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Oliver Lake, Reggie Workman, Andrew Cyrille & Irene Schweizer: Trio 3 in Amsterdam

John Sharpe By

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Oliver Lake, Reggie Workman, Andrew Cyrille & Irene Schweizer
Bimhuis
Amsterdam
October 19, 2009

TRIO 3 (lake/workman/cyrille) comprises familiar faces on the European concert circuit. The group's earliest release was a concert appearance from the 1992 Swiss Willisau festival, and it has been making regular European tours ever since. Tonight Trio 3 appeared with Swiss pianist Irene Schweizer at Amsterdam's wonderful Bimhuis on the fourth date of a nine-venue European tour.


Each member has a storied back history boasting stints in some of the most influential and high profile avant jazz groups in the music. Bassist Reggie Workman's association with John Coltrane, drummer Andrew Cyrille's with Cecil Taylor, and saxophonist Oliver Lake's with the World Saxophone Quartet will be well known to AAJ readers. But each has also operated within the tradition, as did Cyrille with Mary Lou Williams and Workman with Gigi Gryce, Max Roach and Johnny Coles. The speaking voice in Lake's poem "Separation" memorably says "bring all my food at one time on the same plate" in reference to a desire to transcend boundaries and in his recognition of only "good" music. It could well be the credo for Trio 3 as a whole.


Oliver Lake

Schweizer's appearance with the group was intriguing. Although Trio 3 has shown an affinity for guest pianists, with previous encounters featuring Andrew Hill and Geri Allen, the Swiss pianist comes from a very different background. One of the first generation of European free players, Schweizer is perhaps best known for her contributions to the improvising collective Les Diaboliques, with Joëlle Léandre and Maggie Nichols, and her collaborations with Barry Guy's London Jazz Composers Orchestra. In fact, Cyrille's partnership with Schweizer dates back to at least 1988, though Trio 3 as a group first hooked up with her in 2007, perhaps a consequence of their shared tenure on the Swiss Intakt label. Two concerts at Zurich and Berne ensued, with the latter so successful that plans to record a studio date were abandoned and the concert performance released as the extraordinary Berne Concert (Intakt, 2009).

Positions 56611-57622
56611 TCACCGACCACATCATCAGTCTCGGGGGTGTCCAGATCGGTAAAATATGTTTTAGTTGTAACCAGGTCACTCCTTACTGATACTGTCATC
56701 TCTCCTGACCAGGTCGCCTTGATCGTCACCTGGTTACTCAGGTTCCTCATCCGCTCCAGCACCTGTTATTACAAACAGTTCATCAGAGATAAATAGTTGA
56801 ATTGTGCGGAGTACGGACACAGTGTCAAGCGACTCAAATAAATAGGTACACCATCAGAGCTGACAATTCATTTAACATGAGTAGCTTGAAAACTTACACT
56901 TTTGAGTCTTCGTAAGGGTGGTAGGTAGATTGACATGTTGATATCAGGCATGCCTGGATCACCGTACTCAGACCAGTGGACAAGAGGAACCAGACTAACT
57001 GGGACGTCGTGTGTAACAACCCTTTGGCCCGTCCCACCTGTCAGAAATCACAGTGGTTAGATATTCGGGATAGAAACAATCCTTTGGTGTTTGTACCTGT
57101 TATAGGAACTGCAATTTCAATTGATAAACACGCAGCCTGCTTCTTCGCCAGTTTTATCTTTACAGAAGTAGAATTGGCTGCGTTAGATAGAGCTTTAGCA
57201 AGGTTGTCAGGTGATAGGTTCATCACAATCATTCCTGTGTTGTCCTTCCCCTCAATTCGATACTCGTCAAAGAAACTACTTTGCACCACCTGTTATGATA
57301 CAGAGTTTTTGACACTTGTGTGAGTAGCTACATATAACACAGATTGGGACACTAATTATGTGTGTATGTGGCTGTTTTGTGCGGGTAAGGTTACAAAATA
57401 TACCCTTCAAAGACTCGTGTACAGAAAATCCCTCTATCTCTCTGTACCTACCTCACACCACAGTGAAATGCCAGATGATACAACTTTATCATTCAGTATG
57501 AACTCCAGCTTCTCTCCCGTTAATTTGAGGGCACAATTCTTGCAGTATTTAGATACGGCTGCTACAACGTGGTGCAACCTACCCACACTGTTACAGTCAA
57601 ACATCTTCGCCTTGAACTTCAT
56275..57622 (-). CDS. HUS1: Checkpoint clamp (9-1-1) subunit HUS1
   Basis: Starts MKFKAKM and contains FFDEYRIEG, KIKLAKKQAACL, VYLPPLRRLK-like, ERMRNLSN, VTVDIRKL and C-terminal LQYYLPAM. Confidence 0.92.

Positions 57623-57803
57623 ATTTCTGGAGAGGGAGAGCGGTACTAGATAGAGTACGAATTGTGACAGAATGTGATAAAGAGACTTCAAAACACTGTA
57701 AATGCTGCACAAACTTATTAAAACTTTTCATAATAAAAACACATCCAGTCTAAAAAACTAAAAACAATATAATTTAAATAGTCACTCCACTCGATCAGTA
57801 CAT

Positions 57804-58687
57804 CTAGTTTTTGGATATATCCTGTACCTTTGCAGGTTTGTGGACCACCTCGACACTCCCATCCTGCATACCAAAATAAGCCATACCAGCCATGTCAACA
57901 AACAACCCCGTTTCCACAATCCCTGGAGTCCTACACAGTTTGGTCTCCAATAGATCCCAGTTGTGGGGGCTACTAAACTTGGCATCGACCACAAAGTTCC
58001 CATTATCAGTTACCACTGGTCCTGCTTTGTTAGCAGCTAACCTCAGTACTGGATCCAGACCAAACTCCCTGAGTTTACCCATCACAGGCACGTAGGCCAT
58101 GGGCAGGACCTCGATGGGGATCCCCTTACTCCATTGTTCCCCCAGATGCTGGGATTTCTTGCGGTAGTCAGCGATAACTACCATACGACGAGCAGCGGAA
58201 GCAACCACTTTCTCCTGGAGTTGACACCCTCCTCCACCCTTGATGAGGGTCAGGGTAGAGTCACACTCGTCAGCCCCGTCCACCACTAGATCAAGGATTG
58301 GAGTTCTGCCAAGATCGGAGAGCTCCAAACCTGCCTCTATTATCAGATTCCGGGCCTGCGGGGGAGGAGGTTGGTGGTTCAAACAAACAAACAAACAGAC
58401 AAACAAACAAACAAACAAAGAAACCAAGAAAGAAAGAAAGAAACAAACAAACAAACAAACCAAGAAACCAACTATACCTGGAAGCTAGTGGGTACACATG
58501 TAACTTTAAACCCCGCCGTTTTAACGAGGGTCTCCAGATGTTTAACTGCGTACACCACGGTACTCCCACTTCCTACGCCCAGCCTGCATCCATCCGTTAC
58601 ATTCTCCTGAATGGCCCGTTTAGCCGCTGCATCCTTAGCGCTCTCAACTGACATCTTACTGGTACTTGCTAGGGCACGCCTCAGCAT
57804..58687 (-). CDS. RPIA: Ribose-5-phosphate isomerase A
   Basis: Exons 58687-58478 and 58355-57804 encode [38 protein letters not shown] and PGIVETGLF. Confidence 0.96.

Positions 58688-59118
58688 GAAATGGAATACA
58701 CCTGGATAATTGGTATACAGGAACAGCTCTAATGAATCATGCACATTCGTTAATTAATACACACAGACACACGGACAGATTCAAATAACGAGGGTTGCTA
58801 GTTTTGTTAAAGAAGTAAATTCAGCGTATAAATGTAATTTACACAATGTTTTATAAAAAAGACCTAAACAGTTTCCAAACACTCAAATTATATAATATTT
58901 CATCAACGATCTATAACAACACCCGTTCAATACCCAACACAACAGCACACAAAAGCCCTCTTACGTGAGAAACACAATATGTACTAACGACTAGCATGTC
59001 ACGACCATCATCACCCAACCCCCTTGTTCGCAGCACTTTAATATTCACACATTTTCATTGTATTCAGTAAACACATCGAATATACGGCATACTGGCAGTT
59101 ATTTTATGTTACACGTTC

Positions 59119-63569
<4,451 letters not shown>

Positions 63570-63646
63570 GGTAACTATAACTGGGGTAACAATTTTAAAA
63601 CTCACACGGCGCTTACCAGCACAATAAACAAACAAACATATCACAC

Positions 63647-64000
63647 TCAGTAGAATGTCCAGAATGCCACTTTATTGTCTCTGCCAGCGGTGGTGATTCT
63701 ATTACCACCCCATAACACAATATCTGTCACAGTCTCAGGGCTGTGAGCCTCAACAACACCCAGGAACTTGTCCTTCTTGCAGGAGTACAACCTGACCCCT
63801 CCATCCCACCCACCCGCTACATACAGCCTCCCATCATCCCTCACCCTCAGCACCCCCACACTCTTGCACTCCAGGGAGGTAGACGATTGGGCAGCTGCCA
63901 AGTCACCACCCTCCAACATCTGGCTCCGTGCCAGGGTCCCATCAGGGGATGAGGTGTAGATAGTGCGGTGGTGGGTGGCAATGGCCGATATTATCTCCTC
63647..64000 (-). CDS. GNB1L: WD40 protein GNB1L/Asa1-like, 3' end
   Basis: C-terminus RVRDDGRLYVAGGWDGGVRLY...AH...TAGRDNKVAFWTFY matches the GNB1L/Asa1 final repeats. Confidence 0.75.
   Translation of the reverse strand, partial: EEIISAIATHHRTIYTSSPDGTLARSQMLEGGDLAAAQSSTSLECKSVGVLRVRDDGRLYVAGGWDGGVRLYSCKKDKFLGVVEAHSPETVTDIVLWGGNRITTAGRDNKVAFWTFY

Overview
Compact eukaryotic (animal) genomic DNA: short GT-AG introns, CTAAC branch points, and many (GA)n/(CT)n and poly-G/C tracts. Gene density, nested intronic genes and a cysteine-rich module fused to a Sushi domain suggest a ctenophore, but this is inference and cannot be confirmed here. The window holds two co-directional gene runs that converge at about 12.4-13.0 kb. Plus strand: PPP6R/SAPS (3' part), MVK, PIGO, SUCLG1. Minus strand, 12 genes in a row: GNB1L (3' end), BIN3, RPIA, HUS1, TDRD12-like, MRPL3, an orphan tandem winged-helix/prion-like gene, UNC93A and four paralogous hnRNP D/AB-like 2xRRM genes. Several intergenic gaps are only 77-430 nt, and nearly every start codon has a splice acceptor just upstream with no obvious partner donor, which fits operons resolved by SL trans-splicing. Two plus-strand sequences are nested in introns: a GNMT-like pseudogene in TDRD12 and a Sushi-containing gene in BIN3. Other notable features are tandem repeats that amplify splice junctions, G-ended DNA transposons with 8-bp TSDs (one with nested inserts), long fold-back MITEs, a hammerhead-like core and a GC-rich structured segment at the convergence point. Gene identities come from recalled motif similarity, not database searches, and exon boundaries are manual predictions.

In spite of the challenge of integrating herself with three titanic personalities and, moreover, their strong group identity, Schweizer slotted into Trio 3 as if she had always belonged. Together they navigated twelve pieces, including an encore, in a well-paced and varied program totaling some 100 minutes over two sets. Democratic intent was signaled by a band book of distinctive and stretching compositions from the pens of all three constituent members, one of the numbers even credited to the pianist.



Irene Schweizer

Leaping in at full tilt, a spirited rendition of Lake's "Float," which also opens the Berne CD, made for an uncompromising start to the first set. As the brisk theme quickly gave way to an enthralling four way improvisation, Lake added a vocalized edge to his sour-sweet alto saxophone, while Workman plied contrapuntal lines against Schweizer's stiff-fingered jabs, all over Cyrille's constant polyrhythmic rumble. All the factors which combine to make Trio 3 such a cohesive collective were in evidence: an elastic approach to time; an asymmetrical approach to sound whereby timbre and texture are the equal of harmonic consonance; and the depth of what was extemporaneous, seat-of-the-pants interplay among the three—or in this case, four musicians.